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This article in AJ

  1. Vol. 86 No. 3, p. 487-491
     
    Received: Apr 5, 1993
    Published: May, 1994


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doi:10.2134/agronj1994.00021962008600030006x

Plant Development, Water Relations, and Carbon Allocation of Heart-Podded Hoary Cress

  1. Richard F. Miller ,
  2. Tony J. Svejcar,
  3. Jeffrey A. Rose and
  4. Michael L. McInnis
  1. D ep. of Rangeland Resources, Oregon State Univ.
    U SDA-ARS, Eastern Oregon Agric. Res. Ctr., HC 71 4.51 Hwy 205, Burns, OR 97720
    D ep. of Rangeland Resources, Oregon State Univ., Corvallis, OR 97331

Abstract

Abstract

Attempts to control the noxious weed heart-podded hoary cress [Cardaria draba (L.) Desv.] in the Pacific Northwest have been relatively ineffective, and this species has expanded its distribution from irrigated hayland onto adjacent semiarid rangelands. The objective of this study was to define the seasonal pattern of development and biological activity of heart-podded hoary cress growing on semiarid rangeland. The study was conducted in the field over a 2-yr period on a terrace site that has deep Cumulic Haploxeroll soil and an adjacent upland site that has a shallow Lithic Argixeroll soil. Soil water content, phenology, xylem pressure potential and leaf conductance were measured at both sites. Aboveand belowground biomass and spring C allocation pattern, determined by labeling plants with UC, were measured at the terrace location. Regardless of location, no heart-podded hoary cress seedlings were found; all shoots developed from rhizome buds. The majority (76%) of heartpodded hoary cress biomass was located belowground. Although drought occurred earlier on the upland than the terrace site, phenology was similar on the two sites. Carbon was translocated to belowground tissues within 1 h of labeling and reached peak accumulation within 24 h. The greatest 13C enrichment of roots and rhizomes occurred during the flowering stage. The peak in belowground C allocation occurred at a stage when leaf conductance was declining rapidly. The short period of maximum C allocation to belowground tissue, the large proportion of belowground tissue, and the wide variation of phenology among plants at a given time may account for the difficulty in chemically controlling this species.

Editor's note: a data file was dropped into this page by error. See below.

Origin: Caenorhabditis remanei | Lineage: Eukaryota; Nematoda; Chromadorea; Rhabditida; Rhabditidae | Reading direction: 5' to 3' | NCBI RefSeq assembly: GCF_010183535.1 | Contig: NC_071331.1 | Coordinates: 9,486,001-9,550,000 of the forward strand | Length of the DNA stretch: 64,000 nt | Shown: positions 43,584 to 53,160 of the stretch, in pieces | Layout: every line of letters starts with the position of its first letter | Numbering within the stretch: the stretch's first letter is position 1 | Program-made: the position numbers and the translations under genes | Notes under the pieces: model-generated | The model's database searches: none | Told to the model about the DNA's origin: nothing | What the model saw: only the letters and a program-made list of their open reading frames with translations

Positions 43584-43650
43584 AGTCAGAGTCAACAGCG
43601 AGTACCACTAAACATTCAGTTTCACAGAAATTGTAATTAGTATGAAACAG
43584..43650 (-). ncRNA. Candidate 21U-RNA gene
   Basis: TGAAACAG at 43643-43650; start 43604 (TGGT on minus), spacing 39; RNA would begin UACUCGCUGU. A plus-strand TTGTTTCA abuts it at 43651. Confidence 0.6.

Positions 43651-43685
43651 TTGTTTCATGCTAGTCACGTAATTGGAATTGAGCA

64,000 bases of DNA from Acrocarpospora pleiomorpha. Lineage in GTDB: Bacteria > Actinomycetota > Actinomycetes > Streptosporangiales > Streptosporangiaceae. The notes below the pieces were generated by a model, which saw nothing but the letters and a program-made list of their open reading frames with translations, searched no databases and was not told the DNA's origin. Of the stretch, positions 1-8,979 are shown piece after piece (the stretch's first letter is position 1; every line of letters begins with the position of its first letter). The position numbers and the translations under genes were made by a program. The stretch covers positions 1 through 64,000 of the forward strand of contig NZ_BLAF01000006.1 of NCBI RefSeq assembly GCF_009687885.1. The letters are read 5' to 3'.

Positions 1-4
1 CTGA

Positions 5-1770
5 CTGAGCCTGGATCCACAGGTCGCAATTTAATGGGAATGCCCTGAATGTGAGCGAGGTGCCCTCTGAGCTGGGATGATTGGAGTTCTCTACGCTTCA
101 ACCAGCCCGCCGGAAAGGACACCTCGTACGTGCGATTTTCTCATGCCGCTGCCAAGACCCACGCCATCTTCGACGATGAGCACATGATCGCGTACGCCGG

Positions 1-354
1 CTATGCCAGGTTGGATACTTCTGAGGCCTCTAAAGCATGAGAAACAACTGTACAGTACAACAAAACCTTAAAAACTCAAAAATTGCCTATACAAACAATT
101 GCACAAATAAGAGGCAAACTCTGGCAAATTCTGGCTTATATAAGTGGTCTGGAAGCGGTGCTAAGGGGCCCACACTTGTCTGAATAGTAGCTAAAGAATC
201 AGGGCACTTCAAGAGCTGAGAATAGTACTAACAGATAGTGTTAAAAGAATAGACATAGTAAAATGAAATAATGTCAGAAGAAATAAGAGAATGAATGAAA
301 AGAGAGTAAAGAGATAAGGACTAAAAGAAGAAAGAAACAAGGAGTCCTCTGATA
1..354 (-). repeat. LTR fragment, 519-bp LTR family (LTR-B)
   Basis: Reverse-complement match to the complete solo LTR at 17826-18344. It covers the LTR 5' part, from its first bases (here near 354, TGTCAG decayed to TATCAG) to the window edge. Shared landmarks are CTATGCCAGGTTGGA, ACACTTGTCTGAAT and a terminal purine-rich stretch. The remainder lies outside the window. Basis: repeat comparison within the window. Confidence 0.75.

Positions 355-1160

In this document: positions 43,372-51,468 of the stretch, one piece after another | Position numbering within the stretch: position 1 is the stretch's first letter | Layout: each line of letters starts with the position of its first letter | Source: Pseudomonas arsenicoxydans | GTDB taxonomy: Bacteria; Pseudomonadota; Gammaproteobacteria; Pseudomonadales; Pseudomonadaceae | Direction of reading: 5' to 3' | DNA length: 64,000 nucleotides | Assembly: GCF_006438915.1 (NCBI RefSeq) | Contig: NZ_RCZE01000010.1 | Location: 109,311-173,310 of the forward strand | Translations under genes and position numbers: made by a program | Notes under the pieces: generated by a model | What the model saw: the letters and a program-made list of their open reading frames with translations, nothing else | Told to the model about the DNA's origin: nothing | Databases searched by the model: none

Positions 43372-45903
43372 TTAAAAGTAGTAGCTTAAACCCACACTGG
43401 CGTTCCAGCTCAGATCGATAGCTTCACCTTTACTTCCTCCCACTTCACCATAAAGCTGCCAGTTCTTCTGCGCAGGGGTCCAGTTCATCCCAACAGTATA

The Eastern Oregon Agric. Res. Ctr., including the Burns and Union stations, is jointly operated by the Oregon Agric. Exp. Stn. of Oregon State Univ. and the USDA-ARS. Funding for this project was provided by the USDA Integrated Pest Management Project (CRIS No. 0136449) and the Eastern Oregon Agric. Res. Ctr. Tech. 10,361.

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